The Quiverfull movement is based on a fundamentalist Christian theology which teaches that one should have as many children as possible in order to transform the world for God. Some in the movement are providentalists, meaning that they believe that married couples should have sex as desired and simply accept what does or does not happen in terms of pregnancy. Others reject any method of avoiding conception but accept fertility treatment or early weaning in order to achieve pregnancy. They believe that they are following the Genesis command to Adam and Eve to “be fruitful and multiply” and specifically cite Psalm 137:
Lo, children are an heritage of the LORD: and the fruit of the womb is his reward. As arrows are in the hand of a mighty man; so are children of the youth. Happy is the man that hath his quiver full of them: they shall not be ashamed, but they shall speak with the enemies in the gate.
It can be very difficult for scholarly outsiders to understand why anyone who based their views on “the Bible alone” would end up as a Quiverfull family. After all, the Bible is far from full of large families. Even the most exceptional case of Jacob’s 12 sons and 1 daughter is a rather questionable model tainted with four mothers and dramatic parenting failure.
But understanding the reasoning of fundamentalist Protestants adherents to the Quiverfull lifestyle is easy for me compared to its appeal for Catholics. I can understand how traditionalist Catholics can reject NFP, but the more traditional Catholic ideal is not a Quiverfull approach, it is complete sexual abstinence and sacrifice of one’s sexual desires for the sake of a godly home. Saint Augustine was about as far as one could be from advocating very large families.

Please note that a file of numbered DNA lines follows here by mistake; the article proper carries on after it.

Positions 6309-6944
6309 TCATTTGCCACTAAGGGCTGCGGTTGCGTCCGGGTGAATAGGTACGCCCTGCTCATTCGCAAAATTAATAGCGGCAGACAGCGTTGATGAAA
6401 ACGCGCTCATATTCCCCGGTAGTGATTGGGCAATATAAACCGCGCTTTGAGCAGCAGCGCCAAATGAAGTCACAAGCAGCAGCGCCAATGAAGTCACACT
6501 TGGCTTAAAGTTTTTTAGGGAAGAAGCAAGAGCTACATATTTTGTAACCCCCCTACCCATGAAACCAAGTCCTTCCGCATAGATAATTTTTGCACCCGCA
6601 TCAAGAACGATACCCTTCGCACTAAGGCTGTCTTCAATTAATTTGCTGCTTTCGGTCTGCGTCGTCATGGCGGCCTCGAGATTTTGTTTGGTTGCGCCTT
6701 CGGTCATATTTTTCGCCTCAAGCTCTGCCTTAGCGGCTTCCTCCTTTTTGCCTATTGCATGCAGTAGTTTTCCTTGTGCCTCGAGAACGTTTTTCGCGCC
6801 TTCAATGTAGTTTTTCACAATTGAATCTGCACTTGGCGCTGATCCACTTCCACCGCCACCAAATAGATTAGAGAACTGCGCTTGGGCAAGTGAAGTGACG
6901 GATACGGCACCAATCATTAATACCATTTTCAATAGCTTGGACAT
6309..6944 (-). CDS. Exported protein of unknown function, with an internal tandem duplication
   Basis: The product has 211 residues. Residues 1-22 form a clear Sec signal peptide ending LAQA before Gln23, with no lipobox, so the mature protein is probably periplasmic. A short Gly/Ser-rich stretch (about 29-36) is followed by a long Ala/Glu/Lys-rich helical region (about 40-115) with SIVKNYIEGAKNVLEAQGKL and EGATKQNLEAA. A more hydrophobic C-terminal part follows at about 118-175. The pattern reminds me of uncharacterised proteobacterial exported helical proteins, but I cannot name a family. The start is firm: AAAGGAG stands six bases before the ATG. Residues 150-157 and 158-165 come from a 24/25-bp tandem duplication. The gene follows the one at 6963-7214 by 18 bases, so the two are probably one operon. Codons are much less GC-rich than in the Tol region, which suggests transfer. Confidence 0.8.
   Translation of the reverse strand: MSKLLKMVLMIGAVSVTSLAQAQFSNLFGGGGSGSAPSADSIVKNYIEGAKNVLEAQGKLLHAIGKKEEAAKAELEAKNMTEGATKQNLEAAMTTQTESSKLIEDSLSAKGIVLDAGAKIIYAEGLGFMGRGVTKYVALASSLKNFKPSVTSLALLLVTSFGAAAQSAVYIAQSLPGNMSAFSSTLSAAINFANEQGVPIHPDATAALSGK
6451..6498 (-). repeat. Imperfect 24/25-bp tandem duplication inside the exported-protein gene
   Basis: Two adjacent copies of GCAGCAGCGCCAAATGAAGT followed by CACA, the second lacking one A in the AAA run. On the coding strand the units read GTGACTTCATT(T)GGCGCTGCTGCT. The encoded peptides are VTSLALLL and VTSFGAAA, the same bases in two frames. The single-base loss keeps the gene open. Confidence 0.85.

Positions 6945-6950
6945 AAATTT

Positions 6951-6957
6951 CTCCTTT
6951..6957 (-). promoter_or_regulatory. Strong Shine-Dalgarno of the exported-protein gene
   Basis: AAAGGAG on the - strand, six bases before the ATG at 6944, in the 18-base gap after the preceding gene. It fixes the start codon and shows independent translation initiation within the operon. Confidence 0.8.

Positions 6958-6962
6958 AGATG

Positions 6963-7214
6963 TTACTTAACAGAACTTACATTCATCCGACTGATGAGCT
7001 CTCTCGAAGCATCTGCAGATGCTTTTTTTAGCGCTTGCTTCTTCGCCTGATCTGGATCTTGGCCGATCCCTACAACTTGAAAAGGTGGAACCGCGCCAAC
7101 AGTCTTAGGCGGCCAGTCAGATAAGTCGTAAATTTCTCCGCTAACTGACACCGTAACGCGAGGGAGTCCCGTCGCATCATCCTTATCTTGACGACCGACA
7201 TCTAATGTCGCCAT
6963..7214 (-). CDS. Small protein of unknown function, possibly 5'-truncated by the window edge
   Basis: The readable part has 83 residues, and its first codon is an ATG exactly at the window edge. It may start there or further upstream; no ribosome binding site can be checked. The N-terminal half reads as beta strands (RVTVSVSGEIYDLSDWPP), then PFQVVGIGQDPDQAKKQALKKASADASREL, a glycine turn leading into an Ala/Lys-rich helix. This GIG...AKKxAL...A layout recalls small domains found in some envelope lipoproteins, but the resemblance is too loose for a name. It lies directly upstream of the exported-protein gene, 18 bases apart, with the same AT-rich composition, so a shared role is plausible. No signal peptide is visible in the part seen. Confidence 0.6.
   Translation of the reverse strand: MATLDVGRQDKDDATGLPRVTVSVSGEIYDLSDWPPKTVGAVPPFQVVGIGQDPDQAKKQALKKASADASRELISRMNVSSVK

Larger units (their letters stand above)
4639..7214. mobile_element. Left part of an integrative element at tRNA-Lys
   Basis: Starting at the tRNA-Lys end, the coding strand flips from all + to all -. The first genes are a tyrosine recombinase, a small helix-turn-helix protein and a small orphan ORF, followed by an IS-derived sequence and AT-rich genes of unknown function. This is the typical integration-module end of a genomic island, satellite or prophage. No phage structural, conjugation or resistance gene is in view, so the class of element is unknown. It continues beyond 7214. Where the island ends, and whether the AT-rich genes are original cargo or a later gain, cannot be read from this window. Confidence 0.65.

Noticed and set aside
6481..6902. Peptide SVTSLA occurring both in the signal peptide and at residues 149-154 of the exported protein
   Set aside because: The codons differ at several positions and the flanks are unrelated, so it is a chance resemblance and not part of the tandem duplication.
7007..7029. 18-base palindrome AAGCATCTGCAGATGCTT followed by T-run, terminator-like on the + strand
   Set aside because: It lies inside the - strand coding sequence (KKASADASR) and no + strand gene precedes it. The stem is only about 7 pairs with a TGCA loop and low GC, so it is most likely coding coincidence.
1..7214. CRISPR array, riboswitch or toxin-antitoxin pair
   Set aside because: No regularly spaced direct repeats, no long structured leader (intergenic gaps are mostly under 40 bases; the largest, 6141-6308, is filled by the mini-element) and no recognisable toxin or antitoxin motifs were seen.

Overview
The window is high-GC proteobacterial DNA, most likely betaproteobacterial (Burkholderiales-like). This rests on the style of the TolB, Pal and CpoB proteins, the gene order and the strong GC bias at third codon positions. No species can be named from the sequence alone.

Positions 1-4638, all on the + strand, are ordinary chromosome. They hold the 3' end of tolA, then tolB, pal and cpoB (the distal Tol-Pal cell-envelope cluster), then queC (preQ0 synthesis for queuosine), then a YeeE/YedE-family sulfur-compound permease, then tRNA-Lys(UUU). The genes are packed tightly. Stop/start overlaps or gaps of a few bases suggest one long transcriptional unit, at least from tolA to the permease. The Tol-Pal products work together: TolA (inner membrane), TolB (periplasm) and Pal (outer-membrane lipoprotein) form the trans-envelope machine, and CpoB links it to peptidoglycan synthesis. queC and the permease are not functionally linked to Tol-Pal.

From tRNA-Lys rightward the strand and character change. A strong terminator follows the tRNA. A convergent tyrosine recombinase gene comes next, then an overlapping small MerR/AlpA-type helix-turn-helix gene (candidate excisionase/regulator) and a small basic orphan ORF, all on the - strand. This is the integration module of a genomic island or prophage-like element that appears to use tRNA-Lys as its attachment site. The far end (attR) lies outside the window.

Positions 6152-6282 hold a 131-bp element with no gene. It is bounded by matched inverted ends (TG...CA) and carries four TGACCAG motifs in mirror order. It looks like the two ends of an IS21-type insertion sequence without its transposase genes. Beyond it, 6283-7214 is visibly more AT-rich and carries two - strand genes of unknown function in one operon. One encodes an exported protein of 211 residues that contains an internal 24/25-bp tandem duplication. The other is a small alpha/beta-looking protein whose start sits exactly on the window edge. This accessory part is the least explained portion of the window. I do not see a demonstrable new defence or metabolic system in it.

The providentalist approach is highly problematic because it fails to account for human responsibility, and the duties of parents in particular. Parents are not entitled to enjoy full nights of sleep while their infants wail from hunger. Parents are not entitled to enjoy their hobbies while their children demolish the house. And parents are not entitled to enjoy sexual intercourse while their children are neglected.
The idea that more children is always better is incorrect because married couples are called to procreation in the fullest sense. This means that mere reproduction is not enough, parents must also raise their children well. Or, in the words of Vatican II: “Marriage and conjugal love are by their nature ordained toward the begetting and educating of children…Parents should regard as their proper mission the task of transmitting human life and educating those to whom it has been transmitted.” The idea that Christian married couples must “give outstanding witness to faithfulness and harmony in their love, and to their concern for educating their children also” is simply a new way of understanding the longstanding tradition that Christian couples are obligated to not only have children, but to raise them to be healthy members of society.
In recognition of the importance of quality over quantity of children, Sirach/Ecclesiasticus contains strong warnings against the idea of mass breeding one’s legacy:
Do not long for a brood of worthless children, and do not take pleasure in godless sons. However many you have, take no pleasure in them, unless the fear of the Lord lives among them. Do not count on their having long life, do not put too much faith in their number; for better have one than a thousand, better die childless than have children who are godless. One person of sense can populate a city, but a race of lawless people will be destroyed.
Few people have experience with either very large families or the reality of uninhibited fertility for healthy women in wealthy countries. Perhaps this is why so many seem open to the idea of “being Quiverfull” without recognizing the implications of such a belief system.
It is quite reasonable to expect a healthy Quiverfull woman to start bearing children in her late teens and not stop until her mid-forties. My sisters and I used to calculate what this would mean for us if we were to give birth every 18 months. We were not scared of the numbers because of the physical ramifications of constant pregnancy and breastfeeding. We were scared because we knew what it meant for the family. We knew that there was no way that anyone could actually parent that many children.
EDIT: While this post is about the Quiverfull ideology, I feel the need to at least acknowledge the Quiverfull reality. For one of the most powerful posts that I have seen on the subject please stop by Quivering Daughters. And please say a prayer for all the children who are caught in this movement. They have no choice to fight over theology and whether it is better to birth 15 children than to parent 5. They simply live this.
- I am thankful 2/28/2010
- Frosting or Icing?